Fellow residents: an often-overlooked source of nursing home abuse

On behalf of William Dean

Although many assume that all nursing home abuse is caused by staff members, a new study has found that resident-to-resident violence is a significant source.

When the media covers the topic of nursing home abuse, it tends to focus on instances where the nursing home resident was abused by a staff member of the facility. Although it is true that many incidents of nursing home abuse are caused by an overworked, undertrained or otherwise unsuitable employee, in many cases, abuse can occur because of the actions of a fellow nursing home resident. This fact was highlighted in a recent study.

The study, conducted by researchers from Cornell University, is the first of its kind to focus on the scope of negative aggression between nursing home residents. The study found that almost one-fifth of nursing home residents in the study experienced some form of resident-to-resident mistreatment during the four-week period that was the scope of the study. The mistreatment encountered by the residents ranged from minor incidents (having property rummaged through) to very serious ones, involving physical or sexual assault.

Specifically, of the 2,011 residents at the 10 nursing homes profiled during the study's four-week period, 19.8 percent of residents were victims of mistreatment from other residents. As to the specifics of the mistreatment, the study found:

• 10.5 percent of residents reported unwelcome or invasive behavior from another resident. This behavior included uninvited entry into the resident's room, unwelcome handling of the resident's property.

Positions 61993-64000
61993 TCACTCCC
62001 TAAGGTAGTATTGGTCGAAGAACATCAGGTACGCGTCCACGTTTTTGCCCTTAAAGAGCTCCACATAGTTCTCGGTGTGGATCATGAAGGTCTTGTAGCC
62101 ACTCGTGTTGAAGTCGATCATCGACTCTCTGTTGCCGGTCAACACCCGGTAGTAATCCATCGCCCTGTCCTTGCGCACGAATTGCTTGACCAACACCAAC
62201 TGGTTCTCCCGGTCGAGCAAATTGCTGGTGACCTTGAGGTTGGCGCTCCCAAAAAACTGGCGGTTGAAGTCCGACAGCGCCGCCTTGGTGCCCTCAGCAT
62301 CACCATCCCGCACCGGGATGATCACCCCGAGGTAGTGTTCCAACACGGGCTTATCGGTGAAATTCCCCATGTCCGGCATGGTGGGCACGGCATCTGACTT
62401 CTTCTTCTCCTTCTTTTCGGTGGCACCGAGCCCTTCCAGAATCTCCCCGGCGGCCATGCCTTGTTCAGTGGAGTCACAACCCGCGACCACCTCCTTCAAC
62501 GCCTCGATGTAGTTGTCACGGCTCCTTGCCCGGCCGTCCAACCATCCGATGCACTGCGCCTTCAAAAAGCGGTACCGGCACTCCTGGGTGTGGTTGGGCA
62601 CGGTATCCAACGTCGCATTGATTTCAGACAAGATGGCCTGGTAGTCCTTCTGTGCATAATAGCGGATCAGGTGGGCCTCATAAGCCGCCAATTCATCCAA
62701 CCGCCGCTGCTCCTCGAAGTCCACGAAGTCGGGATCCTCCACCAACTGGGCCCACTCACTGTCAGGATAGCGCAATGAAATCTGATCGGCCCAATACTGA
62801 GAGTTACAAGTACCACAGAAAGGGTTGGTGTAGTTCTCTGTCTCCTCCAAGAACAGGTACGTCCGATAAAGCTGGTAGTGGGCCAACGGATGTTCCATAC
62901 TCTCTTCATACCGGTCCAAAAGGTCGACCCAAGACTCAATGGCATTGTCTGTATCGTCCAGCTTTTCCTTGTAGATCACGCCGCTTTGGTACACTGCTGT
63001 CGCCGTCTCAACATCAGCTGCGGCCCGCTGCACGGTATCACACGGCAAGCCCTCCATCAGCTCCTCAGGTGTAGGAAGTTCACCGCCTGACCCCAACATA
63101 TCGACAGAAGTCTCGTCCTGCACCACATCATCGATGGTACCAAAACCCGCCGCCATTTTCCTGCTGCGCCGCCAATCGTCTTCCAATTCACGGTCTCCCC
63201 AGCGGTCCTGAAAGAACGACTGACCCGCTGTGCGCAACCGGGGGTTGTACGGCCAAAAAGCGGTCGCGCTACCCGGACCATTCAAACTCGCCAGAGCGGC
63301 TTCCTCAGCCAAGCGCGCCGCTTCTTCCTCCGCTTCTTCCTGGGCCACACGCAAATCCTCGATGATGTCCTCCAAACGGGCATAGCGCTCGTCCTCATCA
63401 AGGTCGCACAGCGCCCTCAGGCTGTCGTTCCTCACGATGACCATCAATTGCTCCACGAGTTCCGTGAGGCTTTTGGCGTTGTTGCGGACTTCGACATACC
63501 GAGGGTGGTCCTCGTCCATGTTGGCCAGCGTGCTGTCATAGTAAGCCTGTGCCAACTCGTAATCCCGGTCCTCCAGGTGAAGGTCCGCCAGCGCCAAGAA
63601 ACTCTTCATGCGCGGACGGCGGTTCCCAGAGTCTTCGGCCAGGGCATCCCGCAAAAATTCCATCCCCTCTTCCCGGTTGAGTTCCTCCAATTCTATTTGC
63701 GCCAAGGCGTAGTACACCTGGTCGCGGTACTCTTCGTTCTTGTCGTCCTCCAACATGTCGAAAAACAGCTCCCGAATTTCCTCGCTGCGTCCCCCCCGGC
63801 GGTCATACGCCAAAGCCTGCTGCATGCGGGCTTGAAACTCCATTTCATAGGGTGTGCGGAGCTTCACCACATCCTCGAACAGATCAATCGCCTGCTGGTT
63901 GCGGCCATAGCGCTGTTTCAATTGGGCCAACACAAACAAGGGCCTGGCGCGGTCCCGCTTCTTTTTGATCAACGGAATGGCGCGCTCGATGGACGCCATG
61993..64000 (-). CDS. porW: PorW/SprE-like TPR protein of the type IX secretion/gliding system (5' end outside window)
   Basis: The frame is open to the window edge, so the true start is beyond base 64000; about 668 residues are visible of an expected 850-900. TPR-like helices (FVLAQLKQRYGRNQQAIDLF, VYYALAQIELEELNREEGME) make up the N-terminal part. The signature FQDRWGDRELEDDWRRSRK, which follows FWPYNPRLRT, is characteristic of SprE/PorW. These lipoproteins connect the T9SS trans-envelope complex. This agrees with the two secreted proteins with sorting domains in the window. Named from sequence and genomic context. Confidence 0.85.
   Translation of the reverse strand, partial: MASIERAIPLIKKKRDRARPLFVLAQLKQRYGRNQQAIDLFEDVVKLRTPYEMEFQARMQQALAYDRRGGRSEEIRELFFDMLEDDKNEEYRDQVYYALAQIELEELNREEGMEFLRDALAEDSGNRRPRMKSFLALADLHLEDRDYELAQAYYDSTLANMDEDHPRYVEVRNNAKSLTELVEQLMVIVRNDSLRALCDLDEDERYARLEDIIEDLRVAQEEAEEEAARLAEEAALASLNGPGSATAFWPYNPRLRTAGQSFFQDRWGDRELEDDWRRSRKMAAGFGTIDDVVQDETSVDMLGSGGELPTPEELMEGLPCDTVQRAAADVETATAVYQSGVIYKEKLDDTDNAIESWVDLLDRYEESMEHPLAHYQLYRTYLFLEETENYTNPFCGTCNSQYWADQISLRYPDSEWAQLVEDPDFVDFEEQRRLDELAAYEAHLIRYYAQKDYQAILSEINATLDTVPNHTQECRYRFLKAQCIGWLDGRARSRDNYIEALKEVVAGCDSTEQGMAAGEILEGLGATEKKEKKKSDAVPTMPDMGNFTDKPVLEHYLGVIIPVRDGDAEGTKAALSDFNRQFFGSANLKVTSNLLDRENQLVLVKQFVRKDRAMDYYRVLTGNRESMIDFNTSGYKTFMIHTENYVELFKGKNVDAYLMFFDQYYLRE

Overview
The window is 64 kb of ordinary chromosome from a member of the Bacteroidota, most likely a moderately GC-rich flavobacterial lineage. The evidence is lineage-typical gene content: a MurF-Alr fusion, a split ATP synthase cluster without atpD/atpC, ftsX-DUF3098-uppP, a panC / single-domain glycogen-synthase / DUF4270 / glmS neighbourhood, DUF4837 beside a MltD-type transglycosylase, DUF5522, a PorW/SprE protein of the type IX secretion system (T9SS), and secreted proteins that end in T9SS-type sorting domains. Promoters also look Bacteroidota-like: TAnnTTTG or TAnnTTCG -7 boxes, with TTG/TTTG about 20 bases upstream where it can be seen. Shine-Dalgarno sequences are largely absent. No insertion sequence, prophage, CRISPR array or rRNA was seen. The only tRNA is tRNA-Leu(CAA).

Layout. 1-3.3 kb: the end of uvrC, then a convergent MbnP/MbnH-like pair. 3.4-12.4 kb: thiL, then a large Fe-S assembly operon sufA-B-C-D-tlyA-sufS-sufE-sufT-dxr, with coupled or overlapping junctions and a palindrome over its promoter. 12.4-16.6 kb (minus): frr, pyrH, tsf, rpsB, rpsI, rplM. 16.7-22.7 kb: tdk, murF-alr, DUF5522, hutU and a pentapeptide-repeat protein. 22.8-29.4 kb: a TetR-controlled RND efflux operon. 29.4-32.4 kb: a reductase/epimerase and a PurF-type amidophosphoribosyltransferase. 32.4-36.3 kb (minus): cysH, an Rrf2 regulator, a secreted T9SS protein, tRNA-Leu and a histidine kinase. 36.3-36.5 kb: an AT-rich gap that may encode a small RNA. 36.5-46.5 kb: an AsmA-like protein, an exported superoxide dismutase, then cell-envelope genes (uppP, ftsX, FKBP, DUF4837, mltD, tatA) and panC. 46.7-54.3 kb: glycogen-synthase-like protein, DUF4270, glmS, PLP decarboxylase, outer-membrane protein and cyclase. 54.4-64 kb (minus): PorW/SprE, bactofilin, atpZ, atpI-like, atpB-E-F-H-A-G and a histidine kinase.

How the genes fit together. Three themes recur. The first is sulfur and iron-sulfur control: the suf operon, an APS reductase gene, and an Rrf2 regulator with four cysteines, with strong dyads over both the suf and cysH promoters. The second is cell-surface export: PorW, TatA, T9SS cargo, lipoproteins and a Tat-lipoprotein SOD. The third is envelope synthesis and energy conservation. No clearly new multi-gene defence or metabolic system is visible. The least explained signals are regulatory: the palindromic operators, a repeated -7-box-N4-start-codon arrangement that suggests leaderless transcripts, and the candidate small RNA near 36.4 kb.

• 16 percent of residents said that they were subjected to verbal abuse (e.g. cursing, threats or screaming) during the four-week period.

• 5.7 percent reported physical attacks, such as biting, kicking, hitting and being knocked down.

• 1.3 percent revealed that they were sexually abused through unwanted touching, exposure or attempts to gain sexual favors.

The study found that certain factors influence the likelihood of resident-to-resident abuse. If the facility is crowded, residents are often housed in close quarters, which can raise antipathy towards each other. Also, it was determined that, unsurprisingly, facilities that are understaffed make this type of abuse more likely, since it is more difficult to adequately supervise the residents.

An attorney can help

Unfortunately, many nursing home facilities turn a blind eye towards resident-to-resident abuse out of fear of a negative publicity. Unfortunately, this means that the problem does not get the attention that it deserves and many residents continue to needlessly experience the harassment, degradation, lacerations, bruises, fractures and other serious injuries this kind of behavior brings.

Although another resident may be responsible for the violence and abuse, it does not mean that the nursing home facility is blameless. If there is evidence that the nursing home knew or should have known of the resident's dangerous or violent propensities, the facility can potentially be held liable for its failure to protect its other residents.

If your loved one has been the victim of abuse or unexplained injuries while in a nursing home, it is important to speak to an attorney as soon as possible. The experienced personal injury attorneys at Ford, Dean & Rotundo, P.A. can ensure that the causes of your loved one's injuries are thoroughly investigated and the responsible parties are held accountable.